Business Planning with Channel Management Software
Technology organizations selling through the channel develop business plans with their strategic channel partners to ensure that the partner and the vendor organization stay aligned as they pursue marketing, sales, technical and other activities. Business planning is also quite common in certain franchise businesses where market and sales development remains in the hand of local franchises. In such cases it is essential to have a tool that can automate business planning, and this is where channel management software comes in.
A typical partner business plan includes most of the common elements of any business plan, including identification of the target market, potential prospects, overall value propositions, the products and solutions that will be bundled together, employee training and rewards. Typically, several marketing and sales campaigns plans will also be included. For a vendor selling through a network of partners, it is almost impossible to develop unique plans for each partner and manage them properly. Therefore, it is essential to build a template and drive consistency across all partners involved in such planning, but also to accommodate some degree of customization for certain partner business plans. Today, most organizations try to execute this process using tools like Excel, Word and PowerPoint, which are not built for the efficient management and tracking of the business planning process. This is where channel management software can be a significant help.
State-of-the-art Unified Channel Management software comes with a few critical capabilities, including channel profile management—which is about managing partner records—as well as contract management, business planning, marketing and sales management, and various kinds of incentives management. The two key modules that are especially relevant for automating business planning are channel profile management and planning management. By leveraging these two modules, a vendor can assign various business plan templates based on partner types, groups, profiles, etc., and then allow channel management teams to work with each partner to complete these plans. This is a core requirement for any channel management software.
Now, within the business planning modules a partner should be able to enter all functional plan details related to marketing, sales, technical aspects, support, financial details and so on, thereby creating a realistic game plan that specifies how the partner will drive a vendor’s sales. Business planning should also clearly specify investment requirements from both the partners and the vendor. In addition to these two types of planning activities, another key element of the planning process involves linking the plans with actual performance data, and this should come from the other modules in the channel management software, such as marketing, sales, training and incentives.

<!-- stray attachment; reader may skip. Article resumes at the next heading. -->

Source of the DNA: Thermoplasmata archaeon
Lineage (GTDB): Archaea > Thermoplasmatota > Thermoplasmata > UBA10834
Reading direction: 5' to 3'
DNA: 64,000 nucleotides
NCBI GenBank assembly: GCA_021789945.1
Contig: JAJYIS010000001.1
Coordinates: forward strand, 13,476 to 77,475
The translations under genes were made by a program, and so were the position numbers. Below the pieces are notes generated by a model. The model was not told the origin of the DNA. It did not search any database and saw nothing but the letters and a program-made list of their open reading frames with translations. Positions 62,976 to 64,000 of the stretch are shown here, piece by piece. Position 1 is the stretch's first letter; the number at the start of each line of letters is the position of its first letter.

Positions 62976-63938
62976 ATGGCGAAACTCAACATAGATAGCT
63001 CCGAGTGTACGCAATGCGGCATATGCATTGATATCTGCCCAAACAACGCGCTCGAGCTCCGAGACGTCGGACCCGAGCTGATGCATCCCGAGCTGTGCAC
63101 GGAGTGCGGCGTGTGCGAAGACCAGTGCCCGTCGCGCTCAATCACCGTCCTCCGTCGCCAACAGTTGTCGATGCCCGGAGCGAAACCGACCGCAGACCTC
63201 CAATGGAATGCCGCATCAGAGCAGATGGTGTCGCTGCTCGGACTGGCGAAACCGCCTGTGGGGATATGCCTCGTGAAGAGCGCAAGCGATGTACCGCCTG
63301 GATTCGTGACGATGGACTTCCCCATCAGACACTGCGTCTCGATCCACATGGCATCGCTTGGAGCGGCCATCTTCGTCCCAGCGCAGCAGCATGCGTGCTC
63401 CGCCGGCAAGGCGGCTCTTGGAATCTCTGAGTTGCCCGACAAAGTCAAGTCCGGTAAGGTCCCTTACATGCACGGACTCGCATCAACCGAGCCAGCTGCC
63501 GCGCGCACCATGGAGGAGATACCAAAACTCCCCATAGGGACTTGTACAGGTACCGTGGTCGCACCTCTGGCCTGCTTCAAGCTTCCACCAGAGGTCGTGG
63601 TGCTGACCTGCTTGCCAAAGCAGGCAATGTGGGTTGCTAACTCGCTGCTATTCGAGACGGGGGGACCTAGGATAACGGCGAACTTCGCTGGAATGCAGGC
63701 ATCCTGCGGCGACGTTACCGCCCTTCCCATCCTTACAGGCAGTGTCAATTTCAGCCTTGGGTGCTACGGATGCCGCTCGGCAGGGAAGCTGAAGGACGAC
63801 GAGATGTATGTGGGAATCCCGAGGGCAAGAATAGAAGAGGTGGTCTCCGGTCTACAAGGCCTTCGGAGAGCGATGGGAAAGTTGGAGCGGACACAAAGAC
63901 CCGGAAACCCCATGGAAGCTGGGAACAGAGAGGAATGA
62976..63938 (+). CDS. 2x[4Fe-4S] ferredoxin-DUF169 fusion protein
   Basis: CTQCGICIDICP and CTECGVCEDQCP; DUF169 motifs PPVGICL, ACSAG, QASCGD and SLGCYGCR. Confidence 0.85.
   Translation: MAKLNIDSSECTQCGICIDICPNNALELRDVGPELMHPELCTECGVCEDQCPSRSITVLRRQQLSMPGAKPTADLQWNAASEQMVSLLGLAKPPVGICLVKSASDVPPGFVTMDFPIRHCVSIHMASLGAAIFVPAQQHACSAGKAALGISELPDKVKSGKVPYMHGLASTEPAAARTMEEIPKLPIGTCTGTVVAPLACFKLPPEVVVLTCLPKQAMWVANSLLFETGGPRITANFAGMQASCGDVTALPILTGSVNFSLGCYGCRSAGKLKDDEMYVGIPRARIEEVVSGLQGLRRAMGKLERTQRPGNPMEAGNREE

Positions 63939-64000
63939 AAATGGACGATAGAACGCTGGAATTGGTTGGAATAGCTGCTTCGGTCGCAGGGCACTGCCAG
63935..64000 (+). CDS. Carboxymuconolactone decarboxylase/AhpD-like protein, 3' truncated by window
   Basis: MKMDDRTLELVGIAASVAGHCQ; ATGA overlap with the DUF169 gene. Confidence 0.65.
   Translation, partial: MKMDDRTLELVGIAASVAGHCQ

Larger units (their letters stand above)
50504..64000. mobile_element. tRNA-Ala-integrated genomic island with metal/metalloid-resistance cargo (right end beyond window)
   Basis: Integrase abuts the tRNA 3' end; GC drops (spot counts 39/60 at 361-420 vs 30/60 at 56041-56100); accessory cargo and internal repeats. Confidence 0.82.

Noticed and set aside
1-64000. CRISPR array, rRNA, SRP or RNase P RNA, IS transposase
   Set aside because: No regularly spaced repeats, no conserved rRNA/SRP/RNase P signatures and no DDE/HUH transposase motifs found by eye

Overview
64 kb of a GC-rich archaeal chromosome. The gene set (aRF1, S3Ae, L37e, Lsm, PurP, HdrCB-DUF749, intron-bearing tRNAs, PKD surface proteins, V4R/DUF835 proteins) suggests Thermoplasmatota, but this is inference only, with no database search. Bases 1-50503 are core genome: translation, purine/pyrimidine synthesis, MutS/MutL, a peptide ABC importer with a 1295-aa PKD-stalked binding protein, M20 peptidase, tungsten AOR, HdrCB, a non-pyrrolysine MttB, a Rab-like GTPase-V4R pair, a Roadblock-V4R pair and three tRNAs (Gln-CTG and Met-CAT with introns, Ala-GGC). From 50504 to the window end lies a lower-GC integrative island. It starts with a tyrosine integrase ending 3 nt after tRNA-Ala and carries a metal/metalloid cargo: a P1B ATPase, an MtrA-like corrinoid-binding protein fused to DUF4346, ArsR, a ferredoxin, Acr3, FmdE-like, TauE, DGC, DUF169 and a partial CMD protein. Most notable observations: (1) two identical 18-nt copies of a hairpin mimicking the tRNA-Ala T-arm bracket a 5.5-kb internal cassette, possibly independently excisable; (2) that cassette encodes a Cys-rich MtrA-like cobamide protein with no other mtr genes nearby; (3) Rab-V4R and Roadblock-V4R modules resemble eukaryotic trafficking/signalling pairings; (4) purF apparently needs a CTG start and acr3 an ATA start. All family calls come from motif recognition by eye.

The final part of business planning involves performance tracking and aligning performance with the proper rebates. This is what incentives management is all about and it is why, if you are thinking of creating sound business plans with your partners, you will need to ensure that all performance data are integrated at a partner record level and can be accessed using a single interface or “pane of glass,” so that certain incentives can be automatically applied to appropriate partners or partner groups to further enhance performance.
What I have described above from a channel management software perspective is completely available from providers channel management software providers like ZINFI. A good platform can reduce the labor required by both the partner and the vendor organization tenfold. Even more importantly, it allows vendors to integrate their business planning activities with performance tracking and incentives data to build a high-performing group of channel partners.